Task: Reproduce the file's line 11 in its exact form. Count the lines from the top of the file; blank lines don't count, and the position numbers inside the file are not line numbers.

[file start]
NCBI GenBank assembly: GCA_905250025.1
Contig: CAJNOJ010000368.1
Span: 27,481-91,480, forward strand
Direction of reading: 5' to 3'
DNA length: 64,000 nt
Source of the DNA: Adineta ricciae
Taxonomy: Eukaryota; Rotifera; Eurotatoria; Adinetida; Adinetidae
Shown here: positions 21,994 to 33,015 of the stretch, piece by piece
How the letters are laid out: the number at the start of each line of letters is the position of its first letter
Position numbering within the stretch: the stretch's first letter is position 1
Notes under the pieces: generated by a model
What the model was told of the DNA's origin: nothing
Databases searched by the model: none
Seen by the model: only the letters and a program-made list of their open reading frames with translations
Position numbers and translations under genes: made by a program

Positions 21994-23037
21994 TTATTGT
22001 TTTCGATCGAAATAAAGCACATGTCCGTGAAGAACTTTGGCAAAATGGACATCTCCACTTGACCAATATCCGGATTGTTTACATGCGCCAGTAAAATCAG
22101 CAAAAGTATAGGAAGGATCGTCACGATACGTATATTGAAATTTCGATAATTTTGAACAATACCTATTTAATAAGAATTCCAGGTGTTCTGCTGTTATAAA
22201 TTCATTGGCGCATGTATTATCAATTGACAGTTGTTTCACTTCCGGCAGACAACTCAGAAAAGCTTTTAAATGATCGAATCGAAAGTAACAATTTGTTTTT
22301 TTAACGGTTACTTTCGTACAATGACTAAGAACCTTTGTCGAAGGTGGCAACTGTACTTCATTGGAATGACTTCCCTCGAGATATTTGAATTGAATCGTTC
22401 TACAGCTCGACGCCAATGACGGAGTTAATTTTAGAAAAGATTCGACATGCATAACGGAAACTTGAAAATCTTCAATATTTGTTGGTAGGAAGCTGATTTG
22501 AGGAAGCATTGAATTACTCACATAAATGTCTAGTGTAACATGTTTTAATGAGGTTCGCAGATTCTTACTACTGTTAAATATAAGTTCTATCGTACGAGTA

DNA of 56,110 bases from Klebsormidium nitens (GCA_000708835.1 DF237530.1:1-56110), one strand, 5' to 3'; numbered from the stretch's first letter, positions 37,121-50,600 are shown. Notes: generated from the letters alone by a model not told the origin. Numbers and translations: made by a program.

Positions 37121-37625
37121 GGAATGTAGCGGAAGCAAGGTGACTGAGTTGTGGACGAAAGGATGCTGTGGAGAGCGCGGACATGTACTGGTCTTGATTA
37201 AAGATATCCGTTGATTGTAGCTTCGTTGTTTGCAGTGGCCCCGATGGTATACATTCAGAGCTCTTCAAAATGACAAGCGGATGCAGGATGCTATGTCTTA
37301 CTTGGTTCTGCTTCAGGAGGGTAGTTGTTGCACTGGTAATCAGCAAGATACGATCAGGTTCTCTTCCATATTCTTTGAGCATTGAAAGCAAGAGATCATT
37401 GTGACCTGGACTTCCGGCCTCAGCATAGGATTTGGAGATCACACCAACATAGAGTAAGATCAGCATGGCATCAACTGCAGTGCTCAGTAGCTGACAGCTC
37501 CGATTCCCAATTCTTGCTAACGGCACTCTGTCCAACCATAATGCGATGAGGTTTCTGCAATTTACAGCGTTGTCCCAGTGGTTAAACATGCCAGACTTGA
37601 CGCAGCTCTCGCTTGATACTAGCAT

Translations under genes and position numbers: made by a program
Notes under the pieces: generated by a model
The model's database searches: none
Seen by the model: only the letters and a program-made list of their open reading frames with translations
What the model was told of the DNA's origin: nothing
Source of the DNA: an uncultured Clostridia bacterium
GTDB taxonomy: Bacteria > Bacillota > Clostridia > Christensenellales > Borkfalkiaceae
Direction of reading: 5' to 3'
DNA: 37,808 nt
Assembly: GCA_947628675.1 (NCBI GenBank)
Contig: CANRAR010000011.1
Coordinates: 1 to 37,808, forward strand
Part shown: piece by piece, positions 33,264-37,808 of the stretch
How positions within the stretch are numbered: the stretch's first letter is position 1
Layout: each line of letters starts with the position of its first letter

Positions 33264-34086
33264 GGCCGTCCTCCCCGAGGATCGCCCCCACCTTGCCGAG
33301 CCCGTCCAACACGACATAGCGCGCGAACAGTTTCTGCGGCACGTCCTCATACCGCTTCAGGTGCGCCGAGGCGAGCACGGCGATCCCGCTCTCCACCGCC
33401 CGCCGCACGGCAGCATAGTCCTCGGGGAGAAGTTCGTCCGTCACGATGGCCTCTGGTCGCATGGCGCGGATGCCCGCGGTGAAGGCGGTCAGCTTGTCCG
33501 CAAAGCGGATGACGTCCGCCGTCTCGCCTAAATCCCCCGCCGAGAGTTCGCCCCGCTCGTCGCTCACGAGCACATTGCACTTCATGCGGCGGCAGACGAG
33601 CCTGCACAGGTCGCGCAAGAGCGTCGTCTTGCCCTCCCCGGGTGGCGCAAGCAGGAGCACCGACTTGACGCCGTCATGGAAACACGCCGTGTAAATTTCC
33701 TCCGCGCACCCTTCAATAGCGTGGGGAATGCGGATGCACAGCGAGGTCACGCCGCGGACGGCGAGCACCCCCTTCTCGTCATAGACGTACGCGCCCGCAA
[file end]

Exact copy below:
Notes under the pieces: generated by a model